Research Papers in Physics and Astronomy

 

Date of this Version

2-13-2013

Document Type

Article

Citation

PHYSICAL REVIEW B 87, 054410 (2013)

DOI: 10.1103/PhysRevB.87.054410

Comments

©2013 American Physical Society. Used by permission.

Abstract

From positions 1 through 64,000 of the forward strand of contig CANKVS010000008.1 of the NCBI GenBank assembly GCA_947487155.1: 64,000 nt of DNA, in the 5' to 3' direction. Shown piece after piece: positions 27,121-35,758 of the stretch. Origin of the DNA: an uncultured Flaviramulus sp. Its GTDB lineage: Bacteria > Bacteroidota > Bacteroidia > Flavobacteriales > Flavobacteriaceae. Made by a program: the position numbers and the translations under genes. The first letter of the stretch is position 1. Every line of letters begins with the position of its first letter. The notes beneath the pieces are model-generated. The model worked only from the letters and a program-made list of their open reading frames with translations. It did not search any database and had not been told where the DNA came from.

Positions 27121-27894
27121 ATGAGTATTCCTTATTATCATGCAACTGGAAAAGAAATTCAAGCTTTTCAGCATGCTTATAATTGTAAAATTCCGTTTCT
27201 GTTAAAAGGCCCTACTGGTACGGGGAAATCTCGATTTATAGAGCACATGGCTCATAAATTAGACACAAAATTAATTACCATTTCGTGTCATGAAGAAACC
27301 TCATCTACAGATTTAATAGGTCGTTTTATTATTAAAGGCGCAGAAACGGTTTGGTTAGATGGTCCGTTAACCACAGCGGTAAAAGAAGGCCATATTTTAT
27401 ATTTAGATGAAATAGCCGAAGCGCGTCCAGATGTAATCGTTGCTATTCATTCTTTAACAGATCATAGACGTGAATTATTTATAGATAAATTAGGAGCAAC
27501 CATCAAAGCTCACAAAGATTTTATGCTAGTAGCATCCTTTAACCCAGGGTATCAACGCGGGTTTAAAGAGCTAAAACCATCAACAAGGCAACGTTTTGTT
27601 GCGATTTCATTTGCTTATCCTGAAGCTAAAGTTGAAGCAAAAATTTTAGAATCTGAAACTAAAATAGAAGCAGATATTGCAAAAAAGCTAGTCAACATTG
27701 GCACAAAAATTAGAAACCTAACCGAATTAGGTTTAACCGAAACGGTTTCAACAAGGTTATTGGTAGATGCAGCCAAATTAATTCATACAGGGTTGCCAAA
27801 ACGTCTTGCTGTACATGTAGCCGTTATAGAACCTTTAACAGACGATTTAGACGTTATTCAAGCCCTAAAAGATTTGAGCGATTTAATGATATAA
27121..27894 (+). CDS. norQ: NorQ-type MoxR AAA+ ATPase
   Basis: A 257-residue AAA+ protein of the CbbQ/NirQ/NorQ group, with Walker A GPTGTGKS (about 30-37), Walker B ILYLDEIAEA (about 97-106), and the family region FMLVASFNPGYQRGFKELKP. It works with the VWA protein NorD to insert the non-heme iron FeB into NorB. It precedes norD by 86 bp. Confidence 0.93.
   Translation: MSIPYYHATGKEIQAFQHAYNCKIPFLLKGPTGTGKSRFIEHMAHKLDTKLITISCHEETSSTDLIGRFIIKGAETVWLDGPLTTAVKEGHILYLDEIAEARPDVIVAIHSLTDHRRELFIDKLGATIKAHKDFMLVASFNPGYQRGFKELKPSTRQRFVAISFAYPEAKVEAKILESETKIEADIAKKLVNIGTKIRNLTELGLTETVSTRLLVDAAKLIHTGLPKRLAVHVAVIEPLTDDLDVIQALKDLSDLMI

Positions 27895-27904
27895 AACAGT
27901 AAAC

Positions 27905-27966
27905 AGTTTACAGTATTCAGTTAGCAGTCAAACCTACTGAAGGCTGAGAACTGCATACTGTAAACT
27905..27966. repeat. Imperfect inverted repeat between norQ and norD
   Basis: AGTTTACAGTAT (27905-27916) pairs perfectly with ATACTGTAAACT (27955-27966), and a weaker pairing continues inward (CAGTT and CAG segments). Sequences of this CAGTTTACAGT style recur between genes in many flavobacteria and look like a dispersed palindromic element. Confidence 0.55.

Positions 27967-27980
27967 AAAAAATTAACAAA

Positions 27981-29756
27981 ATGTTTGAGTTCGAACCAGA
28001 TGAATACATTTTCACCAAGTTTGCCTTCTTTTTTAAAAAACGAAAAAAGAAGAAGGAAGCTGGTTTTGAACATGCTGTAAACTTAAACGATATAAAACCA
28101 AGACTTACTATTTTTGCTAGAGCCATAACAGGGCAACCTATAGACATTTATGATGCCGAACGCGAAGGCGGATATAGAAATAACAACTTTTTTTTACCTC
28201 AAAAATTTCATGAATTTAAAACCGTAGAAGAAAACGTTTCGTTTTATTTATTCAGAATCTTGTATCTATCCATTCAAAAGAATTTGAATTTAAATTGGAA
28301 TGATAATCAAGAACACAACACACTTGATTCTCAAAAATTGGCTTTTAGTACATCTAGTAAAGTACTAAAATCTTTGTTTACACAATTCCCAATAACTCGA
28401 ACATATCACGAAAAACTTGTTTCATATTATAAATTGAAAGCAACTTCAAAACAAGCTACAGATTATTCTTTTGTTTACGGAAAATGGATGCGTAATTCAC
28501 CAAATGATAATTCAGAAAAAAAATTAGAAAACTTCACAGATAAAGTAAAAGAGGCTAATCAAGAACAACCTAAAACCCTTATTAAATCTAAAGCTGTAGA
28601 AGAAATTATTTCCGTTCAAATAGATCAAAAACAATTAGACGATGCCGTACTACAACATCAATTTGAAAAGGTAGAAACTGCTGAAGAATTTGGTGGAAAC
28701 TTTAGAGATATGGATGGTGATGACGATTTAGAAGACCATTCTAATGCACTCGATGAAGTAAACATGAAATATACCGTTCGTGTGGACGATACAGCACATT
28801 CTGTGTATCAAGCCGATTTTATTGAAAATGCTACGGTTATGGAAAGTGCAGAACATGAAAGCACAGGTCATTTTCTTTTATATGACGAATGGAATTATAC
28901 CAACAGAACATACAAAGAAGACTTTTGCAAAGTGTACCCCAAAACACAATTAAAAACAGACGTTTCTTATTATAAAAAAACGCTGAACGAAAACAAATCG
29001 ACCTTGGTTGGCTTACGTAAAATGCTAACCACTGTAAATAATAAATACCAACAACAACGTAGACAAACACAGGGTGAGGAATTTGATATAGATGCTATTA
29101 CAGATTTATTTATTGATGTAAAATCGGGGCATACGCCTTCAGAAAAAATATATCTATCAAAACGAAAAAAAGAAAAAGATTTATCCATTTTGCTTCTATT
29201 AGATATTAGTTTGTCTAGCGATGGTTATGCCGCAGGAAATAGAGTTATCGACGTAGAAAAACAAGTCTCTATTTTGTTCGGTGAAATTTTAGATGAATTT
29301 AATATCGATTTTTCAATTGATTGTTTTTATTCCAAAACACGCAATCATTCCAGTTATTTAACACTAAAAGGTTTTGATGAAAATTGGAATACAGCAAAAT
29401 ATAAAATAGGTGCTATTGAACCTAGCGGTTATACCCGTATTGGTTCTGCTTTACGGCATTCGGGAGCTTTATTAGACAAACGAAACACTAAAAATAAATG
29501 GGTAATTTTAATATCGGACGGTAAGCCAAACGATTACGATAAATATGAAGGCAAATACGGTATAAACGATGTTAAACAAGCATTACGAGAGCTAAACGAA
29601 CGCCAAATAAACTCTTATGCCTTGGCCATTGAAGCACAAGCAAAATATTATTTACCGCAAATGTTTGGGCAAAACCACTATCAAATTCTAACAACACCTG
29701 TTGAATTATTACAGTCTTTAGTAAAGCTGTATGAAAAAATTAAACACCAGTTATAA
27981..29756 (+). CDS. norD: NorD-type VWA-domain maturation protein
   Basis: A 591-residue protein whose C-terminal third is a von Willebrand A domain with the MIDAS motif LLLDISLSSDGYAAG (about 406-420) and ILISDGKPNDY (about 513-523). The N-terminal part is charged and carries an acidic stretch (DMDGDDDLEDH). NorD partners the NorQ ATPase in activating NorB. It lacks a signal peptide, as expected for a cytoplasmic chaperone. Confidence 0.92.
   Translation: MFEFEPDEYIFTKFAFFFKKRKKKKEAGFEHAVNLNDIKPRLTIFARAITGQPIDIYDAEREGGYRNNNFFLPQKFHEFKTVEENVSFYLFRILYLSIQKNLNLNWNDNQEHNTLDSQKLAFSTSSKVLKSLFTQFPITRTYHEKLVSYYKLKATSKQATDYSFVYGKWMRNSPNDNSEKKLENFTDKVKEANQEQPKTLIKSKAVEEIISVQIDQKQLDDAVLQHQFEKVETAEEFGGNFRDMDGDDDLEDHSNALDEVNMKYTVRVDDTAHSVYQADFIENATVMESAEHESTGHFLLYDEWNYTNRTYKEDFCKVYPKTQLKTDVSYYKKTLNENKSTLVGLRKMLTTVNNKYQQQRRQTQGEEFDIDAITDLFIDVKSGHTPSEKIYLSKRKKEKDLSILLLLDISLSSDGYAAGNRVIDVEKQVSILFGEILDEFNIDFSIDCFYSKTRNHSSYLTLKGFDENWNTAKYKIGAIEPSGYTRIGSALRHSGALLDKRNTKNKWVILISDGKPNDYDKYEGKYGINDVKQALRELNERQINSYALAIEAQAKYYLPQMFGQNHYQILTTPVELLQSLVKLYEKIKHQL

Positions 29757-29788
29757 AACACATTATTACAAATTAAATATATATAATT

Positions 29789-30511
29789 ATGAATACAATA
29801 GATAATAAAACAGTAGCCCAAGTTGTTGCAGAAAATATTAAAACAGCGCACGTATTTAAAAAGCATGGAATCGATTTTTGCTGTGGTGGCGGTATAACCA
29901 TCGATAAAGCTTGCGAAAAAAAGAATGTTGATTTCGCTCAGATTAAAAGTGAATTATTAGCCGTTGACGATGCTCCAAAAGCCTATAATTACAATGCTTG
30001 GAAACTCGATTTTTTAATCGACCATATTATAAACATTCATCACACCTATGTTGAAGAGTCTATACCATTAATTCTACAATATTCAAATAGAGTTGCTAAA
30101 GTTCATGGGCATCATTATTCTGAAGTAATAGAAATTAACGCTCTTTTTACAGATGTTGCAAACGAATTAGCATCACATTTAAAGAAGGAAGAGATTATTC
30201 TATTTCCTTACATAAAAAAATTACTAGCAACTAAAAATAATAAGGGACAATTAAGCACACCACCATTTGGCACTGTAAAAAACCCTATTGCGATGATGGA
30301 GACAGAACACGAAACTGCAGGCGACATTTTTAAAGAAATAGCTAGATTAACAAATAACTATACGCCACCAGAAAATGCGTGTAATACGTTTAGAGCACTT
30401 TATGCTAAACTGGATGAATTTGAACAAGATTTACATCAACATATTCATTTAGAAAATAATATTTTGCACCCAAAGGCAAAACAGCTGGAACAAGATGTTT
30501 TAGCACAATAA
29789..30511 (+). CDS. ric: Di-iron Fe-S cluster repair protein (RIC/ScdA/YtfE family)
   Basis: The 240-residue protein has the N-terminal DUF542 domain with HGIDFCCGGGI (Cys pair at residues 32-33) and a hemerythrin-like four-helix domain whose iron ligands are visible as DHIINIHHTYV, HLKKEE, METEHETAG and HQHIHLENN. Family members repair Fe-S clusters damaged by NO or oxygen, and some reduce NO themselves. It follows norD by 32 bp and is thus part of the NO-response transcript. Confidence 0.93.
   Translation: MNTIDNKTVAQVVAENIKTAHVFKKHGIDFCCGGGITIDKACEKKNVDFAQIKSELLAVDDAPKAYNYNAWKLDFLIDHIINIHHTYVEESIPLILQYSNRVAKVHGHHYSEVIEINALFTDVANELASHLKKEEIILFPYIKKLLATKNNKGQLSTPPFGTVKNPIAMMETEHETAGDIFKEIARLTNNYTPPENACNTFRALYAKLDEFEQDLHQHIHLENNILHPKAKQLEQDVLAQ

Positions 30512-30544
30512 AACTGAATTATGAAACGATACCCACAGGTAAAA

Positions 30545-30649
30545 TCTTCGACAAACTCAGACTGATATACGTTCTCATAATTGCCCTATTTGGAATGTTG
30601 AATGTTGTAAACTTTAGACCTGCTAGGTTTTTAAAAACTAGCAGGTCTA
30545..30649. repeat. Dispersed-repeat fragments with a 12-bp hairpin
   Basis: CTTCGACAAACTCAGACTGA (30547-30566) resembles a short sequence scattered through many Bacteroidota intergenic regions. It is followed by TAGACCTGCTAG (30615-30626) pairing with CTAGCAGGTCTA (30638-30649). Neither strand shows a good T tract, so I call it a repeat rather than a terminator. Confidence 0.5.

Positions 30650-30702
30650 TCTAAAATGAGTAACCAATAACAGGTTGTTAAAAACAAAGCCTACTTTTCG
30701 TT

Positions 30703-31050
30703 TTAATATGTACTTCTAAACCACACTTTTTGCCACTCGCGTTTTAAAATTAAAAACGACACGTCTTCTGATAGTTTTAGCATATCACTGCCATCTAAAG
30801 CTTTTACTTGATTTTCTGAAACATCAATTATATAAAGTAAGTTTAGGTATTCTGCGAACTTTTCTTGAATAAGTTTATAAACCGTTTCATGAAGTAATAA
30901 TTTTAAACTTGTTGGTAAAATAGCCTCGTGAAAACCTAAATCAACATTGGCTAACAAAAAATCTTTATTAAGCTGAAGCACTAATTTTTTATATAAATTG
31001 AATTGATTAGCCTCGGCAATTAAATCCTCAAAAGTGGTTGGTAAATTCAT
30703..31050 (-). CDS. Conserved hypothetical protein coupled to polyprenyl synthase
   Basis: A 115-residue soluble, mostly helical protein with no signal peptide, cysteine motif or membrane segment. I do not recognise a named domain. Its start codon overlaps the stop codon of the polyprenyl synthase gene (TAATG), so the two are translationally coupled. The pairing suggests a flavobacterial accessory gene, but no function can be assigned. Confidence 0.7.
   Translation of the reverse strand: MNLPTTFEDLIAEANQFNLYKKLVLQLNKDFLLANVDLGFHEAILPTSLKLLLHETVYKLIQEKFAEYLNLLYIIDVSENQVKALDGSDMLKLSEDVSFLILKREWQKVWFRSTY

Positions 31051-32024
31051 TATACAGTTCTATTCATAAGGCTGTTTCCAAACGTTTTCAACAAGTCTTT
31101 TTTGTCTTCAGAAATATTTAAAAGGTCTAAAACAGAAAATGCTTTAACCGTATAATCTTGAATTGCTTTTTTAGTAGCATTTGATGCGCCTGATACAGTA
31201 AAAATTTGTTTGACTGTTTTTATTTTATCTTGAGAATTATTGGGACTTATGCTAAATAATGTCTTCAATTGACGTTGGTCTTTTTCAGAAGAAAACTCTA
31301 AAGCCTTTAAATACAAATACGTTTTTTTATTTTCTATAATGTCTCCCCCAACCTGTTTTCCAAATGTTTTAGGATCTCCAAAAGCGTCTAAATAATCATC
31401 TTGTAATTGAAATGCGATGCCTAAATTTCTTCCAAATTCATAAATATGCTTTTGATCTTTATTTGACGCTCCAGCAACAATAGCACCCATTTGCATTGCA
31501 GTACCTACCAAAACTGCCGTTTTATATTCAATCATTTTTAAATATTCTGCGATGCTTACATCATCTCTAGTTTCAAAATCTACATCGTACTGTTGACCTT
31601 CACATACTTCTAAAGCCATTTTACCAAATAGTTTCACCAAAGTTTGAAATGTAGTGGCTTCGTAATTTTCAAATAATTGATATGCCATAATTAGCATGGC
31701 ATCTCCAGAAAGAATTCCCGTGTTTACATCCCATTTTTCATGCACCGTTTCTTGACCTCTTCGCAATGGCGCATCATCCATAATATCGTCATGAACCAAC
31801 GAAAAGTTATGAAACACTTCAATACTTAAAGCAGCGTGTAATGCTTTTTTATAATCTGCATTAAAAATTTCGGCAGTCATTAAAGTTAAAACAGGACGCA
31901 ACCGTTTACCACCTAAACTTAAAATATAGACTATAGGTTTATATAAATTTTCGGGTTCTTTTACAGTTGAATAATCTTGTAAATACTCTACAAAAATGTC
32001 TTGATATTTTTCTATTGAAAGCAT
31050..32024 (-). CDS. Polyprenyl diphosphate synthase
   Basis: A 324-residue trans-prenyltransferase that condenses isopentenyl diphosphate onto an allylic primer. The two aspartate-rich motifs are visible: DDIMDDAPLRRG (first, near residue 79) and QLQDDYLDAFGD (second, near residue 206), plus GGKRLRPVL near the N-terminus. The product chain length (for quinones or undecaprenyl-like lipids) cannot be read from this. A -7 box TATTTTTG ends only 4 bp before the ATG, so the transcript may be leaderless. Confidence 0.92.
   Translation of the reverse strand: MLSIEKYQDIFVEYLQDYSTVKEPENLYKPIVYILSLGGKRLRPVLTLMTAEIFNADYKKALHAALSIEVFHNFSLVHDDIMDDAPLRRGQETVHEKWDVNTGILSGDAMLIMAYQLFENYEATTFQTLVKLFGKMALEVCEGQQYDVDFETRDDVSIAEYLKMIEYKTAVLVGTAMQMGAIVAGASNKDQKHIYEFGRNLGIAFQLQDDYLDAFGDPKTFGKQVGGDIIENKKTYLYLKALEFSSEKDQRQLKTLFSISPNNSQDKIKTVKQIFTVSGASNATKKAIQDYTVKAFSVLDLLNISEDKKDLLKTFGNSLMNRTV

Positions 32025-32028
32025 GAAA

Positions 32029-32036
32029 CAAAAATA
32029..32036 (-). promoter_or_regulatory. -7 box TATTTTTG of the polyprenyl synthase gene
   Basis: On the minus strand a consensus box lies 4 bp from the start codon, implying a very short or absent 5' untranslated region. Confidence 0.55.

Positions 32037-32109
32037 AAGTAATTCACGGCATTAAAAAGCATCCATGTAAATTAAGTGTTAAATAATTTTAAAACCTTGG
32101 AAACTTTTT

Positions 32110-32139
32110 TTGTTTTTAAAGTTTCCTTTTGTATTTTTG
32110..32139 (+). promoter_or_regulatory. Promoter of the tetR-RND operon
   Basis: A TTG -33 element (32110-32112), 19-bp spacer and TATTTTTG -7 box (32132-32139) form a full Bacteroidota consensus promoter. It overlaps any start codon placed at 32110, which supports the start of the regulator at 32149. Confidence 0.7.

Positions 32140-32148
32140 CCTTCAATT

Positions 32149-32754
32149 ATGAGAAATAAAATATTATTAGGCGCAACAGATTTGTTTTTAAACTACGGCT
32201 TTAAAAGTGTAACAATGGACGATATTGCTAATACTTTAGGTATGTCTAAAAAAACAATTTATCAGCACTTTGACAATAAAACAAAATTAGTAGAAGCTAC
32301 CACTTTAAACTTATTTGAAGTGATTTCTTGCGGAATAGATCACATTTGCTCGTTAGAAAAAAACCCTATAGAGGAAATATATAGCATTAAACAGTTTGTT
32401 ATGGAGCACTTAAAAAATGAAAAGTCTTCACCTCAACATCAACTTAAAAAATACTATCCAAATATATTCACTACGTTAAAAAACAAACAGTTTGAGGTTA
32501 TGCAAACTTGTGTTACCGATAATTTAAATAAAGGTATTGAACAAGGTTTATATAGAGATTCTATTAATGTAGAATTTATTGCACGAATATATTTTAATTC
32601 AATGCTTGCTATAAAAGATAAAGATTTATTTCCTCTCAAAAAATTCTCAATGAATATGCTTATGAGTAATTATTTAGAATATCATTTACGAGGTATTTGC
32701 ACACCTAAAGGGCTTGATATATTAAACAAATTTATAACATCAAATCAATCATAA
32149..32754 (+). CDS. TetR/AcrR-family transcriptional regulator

Multiferroic nanomaterials bear the potential for assembling a manifold of novel and smart devices. For room temperature (RT) applications, however, only the BiFeO3 single-phase perovskites are potential candidates to date. Nevertheless, vertical heterostructures separating magnetic and ferroelectric functionality into different layers are now widely proposed to circumvent this lack in materials' availability. We show here that the second approach is very profitable as illustrated by the strain-mediated coupling between such two layers, i.e., a ferroelectric barium titanate single-crystal (BTO) and a magnetostrictive nickel (Ni) thin film. Applying an electric field across the BTO substrate forces the magnetic easy axis in the Ni film to rotate by 90 â̂̃, resulting in a magnetic anisotropy in the range of -1.2 to -33 kJ/m3. We show that local switching proceeds through the nucleation and growth of straight Néel-domain walls at a cost of zigzag walls. The process is fully reversible and continuously tunable as investigated with magnetooptical Kerr microscopy and magnetic force microscopy probing the local in-plane and out-of-plane magnetizations, respectively. Moreover, the degree of anisotropy can be pre-engineered by depositing the Ni film either at RT, above the Curie temperature Tc of BTO, or at an intermediate temperature. Our findings give evidence for using the reported coupling in modern devices, such as magnetoresistive random access memories, spin valves, spin-polarized electron emission, but equally for the bottom-up assembling of magnetizable molecular nanostructures through magnetic domain wall engineering. © 2013 American Physical Society.

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